In addition, the researchers also developed a way to isolate just one of the methylation marks. To do this, they used beta-glucosyltransferase to label 5-hmC, protecting it from TET oxidation and borane reduction. Only 5-mCs are converted to thymine and the 5-hmC positions can be deduced by subtraction.

To test the TAPS method, the researchers compared it with whole-genome bisulfite sequencing on genomic DNA from mouse embryonic stem cells. The team used 100 nanograms of input DNA for the TAPS method and 200 ng of input DNA for bisulfite sequencing. They also used spike-in controls to estimate the false-negative and false-positive rates of TAPS.

The TAPS method had a false-negative rate of between 2.7 percent and 3.5 percent and a false positive rate of 0.23 percent, which the researchers said was comparable to bisulfite sequencing. They cited a study that compared nine commercial bisulfite sequencing kits and found average false-negative and false-positive rates of 1.7 percent and 0.6 percent, respectively.

In addition, Song noted that the bioinformatics for TAPS is much simpler than for bisulfite sequencing. Bisulfite sequencing requires the data to be mapped to do different genomes, Song said, "so it takes a lot of computational resources." By contrast, the TAPS method can use standard mutation detection informatics. It's about three times faster than analysis for bisulfite sequencing, and Song noted it is less expensive. "We spent the same amount of money on both methods, but got twice as much useful data with TAPS compared to bisulfite sequencing," he said.

Song noted that the team plans to now use the method on cell-free DNA. The researchers have demonstrated proof of principle for this application and the first study is underway, Song said.

In addition, Song said that because TAPS does not damage the DNA, it could also be combined with long-read sequencing technology like Pacific Biosciences and Oxford Nanopore Technologies. He said that the team is currently testing the method on Oxford Nanopore's MinIon and is collaborating with other research groups to test it on PacBio's Sequel instrument.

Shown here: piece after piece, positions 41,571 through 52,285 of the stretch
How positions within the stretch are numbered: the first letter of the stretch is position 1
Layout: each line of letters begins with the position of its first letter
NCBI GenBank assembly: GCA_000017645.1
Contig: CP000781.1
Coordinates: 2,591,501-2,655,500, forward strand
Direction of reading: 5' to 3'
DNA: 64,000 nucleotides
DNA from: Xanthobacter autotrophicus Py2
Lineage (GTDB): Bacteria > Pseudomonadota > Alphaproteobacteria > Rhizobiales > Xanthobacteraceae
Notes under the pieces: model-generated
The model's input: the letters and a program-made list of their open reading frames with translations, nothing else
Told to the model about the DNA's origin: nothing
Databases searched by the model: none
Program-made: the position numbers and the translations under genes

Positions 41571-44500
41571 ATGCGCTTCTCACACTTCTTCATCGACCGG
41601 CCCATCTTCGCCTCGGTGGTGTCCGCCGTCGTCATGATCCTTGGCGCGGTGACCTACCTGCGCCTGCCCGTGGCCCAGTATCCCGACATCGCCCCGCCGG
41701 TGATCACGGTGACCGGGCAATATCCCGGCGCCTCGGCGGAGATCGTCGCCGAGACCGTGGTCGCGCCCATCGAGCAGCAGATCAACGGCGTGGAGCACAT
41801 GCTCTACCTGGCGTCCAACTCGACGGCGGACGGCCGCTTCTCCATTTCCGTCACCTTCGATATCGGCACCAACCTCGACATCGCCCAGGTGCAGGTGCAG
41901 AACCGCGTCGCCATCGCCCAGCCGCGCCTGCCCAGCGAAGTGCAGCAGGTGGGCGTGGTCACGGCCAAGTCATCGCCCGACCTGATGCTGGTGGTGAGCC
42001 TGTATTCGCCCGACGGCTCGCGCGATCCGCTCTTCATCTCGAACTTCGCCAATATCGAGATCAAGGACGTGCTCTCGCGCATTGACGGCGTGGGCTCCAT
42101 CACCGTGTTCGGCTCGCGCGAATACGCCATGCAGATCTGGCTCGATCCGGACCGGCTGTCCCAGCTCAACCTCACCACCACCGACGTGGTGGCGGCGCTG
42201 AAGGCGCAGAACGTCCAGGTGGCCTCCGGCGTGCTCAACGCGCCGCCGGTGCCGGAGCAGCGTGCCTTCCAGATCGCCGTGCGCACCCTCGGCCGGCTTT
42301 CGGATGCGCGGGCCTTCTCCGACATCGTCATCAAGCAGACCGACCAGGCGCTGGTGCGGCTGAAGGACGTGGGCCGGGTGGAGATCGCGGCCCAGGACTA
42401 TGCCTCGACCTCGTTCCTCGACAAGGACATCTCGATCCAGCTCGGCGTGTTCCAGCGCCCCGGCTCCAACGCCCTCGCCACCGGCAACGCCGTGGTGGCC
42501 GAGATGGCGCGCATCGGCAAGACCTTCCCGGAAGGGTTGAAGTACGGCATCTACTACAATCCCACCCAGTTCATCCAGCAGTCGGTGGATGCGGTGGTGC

Researchers have also developed methods to detect epigenetic marks directly on both PacBio's and Oxford Nanopore's instruments. On the PacBio instrument, epigenetic modifications can be detected by measuring changes in the polymerase kinetics — when the polymerase encounters a DNA modification as it is incorporating nucleotides, there is a measurable pause. Epigenetic modifications can be detected on the MinIon using bioinformatics that detect electrical current differences that result from a modified base translocating through the pore, as described in a Nature Methods study published in 2017.

Song said that one potential advantage of TAPS, at least in conjunction with PacBio sequencing, is that it would not require as deep coverage sequencing compared to the polymerase kinetics-based method.

He added that detecting methylation with long-read sequencing would be beneficial in understanding the role of methylation in genomic regions that are hard to access with short reads, like repetitive regions and centromeres.

Finally, the team is also interested in further developing TAPS to be useful at the single-cell level.

Song said that his lab plans to focus on using TAPS in oncology applications and especially for detecting methylation in cell-free DNA and is also interested in developing it for single-cell sequencing applications. However, he noted that TAPS could have much broader utility and could be used wherever bisulfite sequencing is traditionally used and even has the "potential to replace bisulfite sequencing in routine use."